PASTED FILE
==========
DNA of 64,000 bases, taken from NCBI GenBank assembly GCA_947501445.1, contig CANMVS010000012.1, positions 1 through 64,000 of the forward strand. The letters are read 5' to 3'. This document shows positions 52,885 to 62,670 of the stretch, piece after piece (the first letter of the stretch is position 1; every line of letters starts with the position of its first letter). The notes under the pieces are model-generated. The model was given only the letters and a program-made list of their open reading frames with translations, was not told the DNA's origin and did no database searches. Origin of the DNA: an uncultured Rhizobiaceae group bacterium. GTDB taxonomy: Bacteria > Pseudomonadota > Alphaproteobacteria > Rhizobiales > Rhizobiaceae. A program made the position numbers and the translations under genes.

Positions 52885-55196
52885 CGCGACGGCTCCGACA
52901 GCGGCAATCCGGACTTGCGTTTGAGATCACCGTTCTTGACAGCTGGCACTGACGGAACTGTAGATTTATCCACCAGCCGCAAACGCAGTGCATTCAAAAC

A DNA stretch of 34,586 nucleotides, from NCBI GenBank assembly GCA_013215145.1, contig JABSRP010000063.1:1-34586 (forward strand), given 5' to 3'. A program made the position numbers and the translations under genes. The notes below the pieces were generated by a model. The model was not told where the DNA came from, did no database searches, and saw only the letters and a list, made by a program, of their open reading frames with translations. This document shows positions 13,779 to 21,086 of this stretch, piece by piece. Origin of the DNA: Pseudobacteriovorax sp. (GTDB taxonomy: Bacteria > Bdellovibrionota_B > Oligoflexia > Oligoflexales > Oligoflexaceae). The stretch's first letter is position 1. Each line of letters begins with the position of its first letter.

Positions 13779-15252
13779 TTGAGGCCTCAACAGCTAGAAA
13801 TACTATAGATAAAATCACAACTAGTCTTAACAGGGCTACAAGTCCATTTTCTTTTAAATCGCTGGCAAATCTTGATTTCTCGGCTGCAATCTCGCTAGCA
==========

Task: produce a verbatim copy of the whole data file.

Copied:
DNA of 64,000 bases, taken from NCBI GenBank assembly GCA_947501445.1, contig CANMVS010000012.1, positions 1 through 64,000 of the forward strand. The letters are read 5' to 3'. This document shows positions 52,885 to 62,670 of the stretch, piece after piece (the first letter of the stretch is position 1; every line of letters starts with the position of its first letter). The notes under the pieces are model-generated. The model was given only the letters and a program-made list of their open reading frames with translations, was not told the DNA's origin and did no database searches. Origin of the DNA: an uncultured Rhizobiaceae group bacterium. GTDB taxonomy: Bacteria > Pseudomonadota > Alphaproteobacteria > Rhizobiales > Rhizobiaceae. A program made the position numbers and the translations under genes.

Positions 52885-55196
52885 CGCGACGGCTCCGACA
52901 GCGGCAATCCGGACTTGCGTTTGAGATCACCGTTCTTGACAGCTGGCACTGACGGAACTGTAGATTTATCCACCAGCCGCAAACGCAGTGCATTCAAAAC

A DNA stretch of 34,586 nucleotides, from NCBI GenBank assembly GCA_013215145.1, contig JABSRP010000063.1:1-34586 (forward strand), given 5' to 3'. A program made the position numbers and the translations under genes. The notes below the pieces were generated by a model. The model was not told where the DNA came from, did no database searches, and saw only the letters and a list, made by a program, of their open reading frames with translations. This document shows positions 13,779 to 21,086 of this stretch, piece by piece. Origin of the DNA: Pseudobacteriovorax sp. (GTDB taxonomy: Bacteria > Bdellovibrionota_B > Oligoflexia > Oligoflexales > Oligoflexaceae). The stretch's first letter is position 1. Each line of letters begins with the position of its first letter.

Positions 13779-15252
13779 TTGAGGCCTCAACAGCTAGAAA
13801 TACTATAGATAAAATCACAACTAGTCTTAACAGGGCTACAAGTCCATTTTCTTTTAAATCGCTGGCAAATCTTGATTTCTCGGCTGCAATCTCGCTAGCA